Sixth. Crossing the boundary from student into the realm of the artist. He said:
"And then there’s that boundary, you know the boundary between being a student and becoming an artist. And I think that moment often happens to you at a party. You’re at a party and someone says to you, “Oh what do you do?” and you go, “Errrr …” and you have to summon up the courage to say it and you go, “I…. I’m an artist.” And I think that’s quite a poignant moment. You know you’ve crossed that boundary, you’ve started out on that hazardous path."
Seventh. It's a privilege.
"I think it’s a very noble thing to be an artist. You’re a pilgrim on the road to meaning."
Eight. Be careful of the "Picasso Napkin Syndrome". He said:
"It started to get into this sort of airy-fairy whatever anybody will pay for it kind of arena, and that’s a very strange moment. And at that moment, you start getting what I call “Picasso Napkin Syndrome” (LAUGHTER) and this is after the mythological power of that famous artist. He could sort of pay for an expensive meal by just doodling on the table linen. And it’s a very dangerous blessing that an artist can get - that Picasso Napkin Syndrome - because it’s like the Midas touch. You’re suddenly tempted to churn out your signature works because there’s a big collector demand for it and anything you sign is worth money! I mean literally artists like Andy Warhol literally did that. He would just sign you know a dollar bill and then suddenly it would be worth a hundred dollars. And that temptation to churn it out is very dangerous."
Nine. Be wary of the art world. He said:
"It’s a delicate organism and the art world can be very corrosive. Caustic atmosphere. I protect my ball of creative energy, I protect it with a shield made of jaded irony. (LAUGHTER) A helmet of mischief and a breast plate of facetiousness. And I wield my carefully crafted blade of cynicism.
Lastly. As Grayson Perry said:
"There’s no recipe for being an artist. That’s what’s good about it nowadays - you can be any sort of artist."

Funny quotes:

"A skip is sort of like a pot pourri of broken dreams."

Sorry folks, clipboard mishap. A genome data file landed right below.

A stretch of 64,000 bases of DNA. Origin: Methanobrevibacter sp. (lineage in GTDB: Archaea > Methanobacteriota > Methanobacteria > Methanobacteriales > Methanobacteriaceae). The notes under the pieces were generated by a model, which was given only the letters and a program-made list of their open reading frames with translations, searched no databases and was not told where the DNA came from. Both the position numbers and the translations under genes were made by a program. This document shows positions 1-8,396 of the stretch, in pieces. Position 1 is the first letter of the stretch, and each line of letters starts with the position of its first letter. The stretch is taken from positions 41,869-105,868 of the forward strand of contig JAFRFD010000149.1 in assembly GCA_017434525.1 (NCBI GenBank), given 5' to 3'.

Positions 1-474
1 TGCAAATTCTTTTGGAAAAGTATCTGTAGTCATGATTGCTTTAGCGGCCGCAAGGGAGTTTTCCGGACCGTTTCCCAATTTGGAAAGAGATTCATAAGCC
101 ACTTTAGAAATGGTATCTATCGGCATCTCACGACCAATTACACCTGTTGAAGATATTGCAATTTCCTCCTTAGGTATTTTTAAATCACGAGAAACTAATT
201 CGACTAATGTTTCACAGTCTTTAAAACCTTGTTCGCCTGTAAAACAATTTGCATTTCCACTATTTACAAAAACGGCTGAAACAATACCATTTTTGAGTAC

"Becoming an artist is not just a process of having low impulse control or a burning unconscious desire to express yourself. There is a point, a fixed rung if you like, on the greasy pole of becoming an artist; and it does feel - many artists here will probably say - it does feel like a greasy pole. There is a fixed rung and that is going to art college because anybody can become an artist without going to art college - I mean outsider artists are a fantastic example of it - but it’s very difficult to make a career as an artist."

"So art history is a kind of long chain of Chinese whispers and I think that’s the fascinating, brilliant thing about it - people get it wrong."

"The same as we copy something, we’re going to be influenced by something as artists for the first ten years of our career."

"I left college with a 2.1. Nobody’s ever asked."

"I did what many people did when I left college. I immediately applied for an MA because I was terrified of the wide world you know that suddenly spat out - oh my god, I’m an artist. So I applied to Chelsea for an MA. But that most difficult moment I think for a young artist is that moment when you leave art college after all those years of education and suddenly it’s just you and the world - unprotected, undirected, nowadays of course very much in debt."

"I have an acute allergy to cliches. In fact my mother ran off with the milkman. (LAUGHTER) This is why I have such an intense allergy to cliches and I have to protect that part of me from becoming a cliché."

"Jennifer Yane. I don’t know who she is, but she had this quote. It was, “Art is spirituality in drag.”"

"But the metaphor that you know most best describes what it’s like for me being an artist is a refuge, a place inside my head where I can go on my own and process the world and its complexities. It’s a kind of inner shed in which I can lose myself."

"A phrase that I like is “relaxed fluency” you know when you get into the zone and you’ve done your 10,000 hours and you’ve become really skillful."